Jinjoo’s biggest passion is arts education and audience engagement. As a result, she is the founder of a new chamber music program for high school and college students in Cleveland, Ohio named the Encore Chamber Music Institute. The institute will have its inaugural season in the summer of 2016. Starting with the 2015-16 school year, Jinjoo has also accepted a part-time appointment at Oberlin Conservatory teaching violin and coaching chamber music. Another project of hers on the opposite side of the globe is Classical Revolution Korea, where musicians travel all across Korea to give free concerts and meet audiences in cafés. The programs in 2015 include performances in Seoul and Jeju Island. Recently, she also started writing a column in the performing arts magazine, Auditorium, titled “The Art of Practice.”
Born in Seoul, Korea, Jinjoo moved to Cleveland, Ohio at the age of 14 to study at
the Cleveland Institute of Music as a Young Artist Program student. Within a few years of arriving in the United States, she had won most of the local competitions for both high school and collegiate level students, including the Cleveland Orchestra Youth Orchestra’s concerto competition and the Cleveland Institute of Music’s collegiate level concerto competition. One of the jurors at the Cleveland Orchestra Youth Orchestra competition was the legendary oboist John Mack, who later became very closely tied to Jinjoo’s musical development. At age 16, she was awarded the Gold Medal at the Stulberg International String Competition. Additionally Jinjoo served as concertmaster of the Cleveland Orchestra Youth Orchestra and later, the New York String Orchestra Seminar. The New York Times described her concertmaster solos as “rich and open…finely polished, (and) focused.”
A passionate advocate for community outreach and education, Jinjoo has performed at over 100 venues, giving master classes, presenting showcases, and delivering lecture recitals. Her ties to the Cleveland community are especially apparent as she performs often for local organizations such as the Cleveland Women’s Orchestra, the Beachwood Arts Council, the Cleveland Clinic, the Women’s Committee at CIM, Arts Renaissance Tremont, the Tuesday Musical Association of Akron, CityMusic Cleveland, and more.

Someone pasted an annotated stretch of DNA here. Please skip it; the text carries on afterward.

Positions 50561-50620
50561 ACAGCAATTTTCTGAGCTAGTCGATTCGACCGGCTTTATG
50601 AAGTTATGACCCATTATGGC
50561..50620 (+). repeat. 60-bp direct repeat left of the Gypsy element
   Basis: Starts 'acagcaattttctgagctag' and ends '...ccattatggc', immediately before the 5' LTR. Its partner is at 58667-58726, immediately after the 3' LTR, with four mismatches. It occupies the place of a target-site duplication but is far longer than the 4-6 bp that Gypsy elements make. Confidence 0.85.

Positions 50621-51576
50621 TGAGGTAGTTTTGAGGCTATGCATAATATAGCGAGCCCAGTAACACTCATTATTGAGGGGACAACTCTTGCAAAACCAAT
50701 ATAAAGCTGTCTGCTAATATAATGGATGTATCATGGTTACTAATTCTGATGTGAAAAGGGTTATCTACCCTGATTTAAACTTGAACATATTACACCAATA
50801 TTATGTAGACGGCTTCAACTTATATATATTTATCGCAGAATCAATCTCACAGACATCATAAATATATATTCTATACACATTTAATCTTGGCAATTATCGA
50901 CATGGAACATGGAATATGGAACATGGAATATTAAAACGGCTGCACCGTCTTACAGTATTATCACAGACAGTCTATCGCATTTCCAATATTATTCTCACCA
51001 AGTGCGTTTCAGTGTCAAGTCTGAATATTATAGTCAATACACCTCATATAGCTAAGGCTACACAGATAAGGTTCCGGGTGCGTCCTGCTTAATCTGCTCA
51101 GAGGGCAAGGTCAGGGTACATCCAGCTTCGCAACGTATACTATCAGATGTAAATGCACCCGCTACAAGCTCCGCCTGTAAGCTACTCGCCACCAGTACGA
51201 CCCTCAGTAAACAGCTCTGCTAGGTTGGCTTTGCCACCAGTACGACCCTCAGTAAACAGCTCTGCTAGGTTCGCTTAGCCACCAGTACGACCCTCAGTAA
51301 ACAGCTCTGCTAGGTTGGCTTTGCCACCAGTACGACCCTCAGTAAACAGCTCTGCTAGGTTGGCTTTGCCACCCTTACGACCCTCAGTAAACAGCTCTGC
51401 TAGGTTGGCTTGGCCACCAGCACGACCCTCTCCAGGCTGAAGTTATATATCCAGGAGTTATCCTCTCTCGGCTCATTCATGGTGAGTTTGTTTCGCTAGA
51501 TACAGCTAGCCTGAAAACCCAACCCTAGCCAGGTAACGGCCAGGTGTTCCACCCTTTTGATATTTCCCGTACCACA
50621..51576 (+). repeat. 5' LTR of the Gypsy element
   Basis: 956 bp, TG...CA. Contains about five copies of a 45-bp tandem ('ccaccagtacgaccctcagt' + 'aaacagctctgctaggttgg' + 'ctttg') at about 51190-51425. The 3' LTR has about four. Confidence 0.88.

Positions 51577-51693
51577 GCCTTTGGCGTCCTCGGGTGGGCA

Jinjoo finished her Bachelor of Music degree both at the Curtis Institute of Music and the Cleveland Institute of Music (CIM) with Joseph Silverstein, Pamela Frank, and Paul Kantor, who has been her mentor since 2001. She also received her Master of Music and Professional Studies from CIM, having studied with Jaime Laredo. She has coached with the Cavani String Quartet, Peter Salaff, Gilbert Kalish, Itzhak Perlman, Donald Weilerstein, David Finckel, Wu Han, and Mark Steinberg, and participated in masterclasses given by the Takács Quartet, Arnold Steinhardt, Peter Wiley, Samuel Rhodes and Zakhar Bron, with whom she worked at Kronberg Academy’s Masterclasses Program. Jinjoo has spent the summers at the Aspen Music Festival, Perlman Music Program Chamber Music Workshop, Music@Menlo and the Chamber Music Residency Program at The Banff Centre with her pianist Daniel H.S. Kim as Duo Istas. Duo Istas regularly tours in North America with intensely creative programs that features seldom played works and contemporary repertoire.
Additionally, he has presented master classes at the Starling-Delay Symposium, Indiana University, the Eastman School, the University of Southern California and the New World Symphony, among others. His students consistently win major awards at important violin competitions including the Indianapolis, Montreal, Stulberg, Buenos Aires, Klein and Fischoff.
For the past 37 years he has been on the Artist/Faculty of the Aspen Music Festival & School where he has been concertmaster of both the Festival Orchestra and the Chamber Symphony. He has performed as soloist with numerous symphony orchestras as well as serving as concertmaster of the New Haven Symphony, the Lausanne Chamber Orchestra and the Great Lakes Festival Orchestra. Kantor was a member of The New York and Lenox string quartets, the Berkshire Chamber Players and the National Musical Arts Chamber Ensemble in Washington, D.C.
Mr. Kantor has performed the world premieres of Dan Welcher’s Violin Concerto, (subsequently recorded with Larry Rachleff and Symphony II) as well as John Corigliano’s “Red Violin Caprices”. His recordings can be found on the labels of Equilibrium, CRI, Delos and Mark Records. In 2014 he was honored with the Artist Teacher Award from the American String Teachers Association.
He is married to pianist Virginia Weckstrom.
CHARACTERIZED BY ITS YOUTH, BRILLIANT PLAYING, AND SOULFUL INTERPRETATIONS, THE ARIEL QUARTET HAS QUICKLY EARNED A GLOWING INTERNATIONAL REPUTATION.
The Quartet was formed in Israel sixteen years ago when its members were young students and have been playing together ever since. Recently awarded the prestigious Cleveland Quartet Award, the Quartet serves as the Faculty Quartet-in-Residence at the University of Cincinnati’s College-Conservatory of Music, where they direct the chamber music program and perform their own annual series of concerts – a remarkable achievement for an ensemble so young.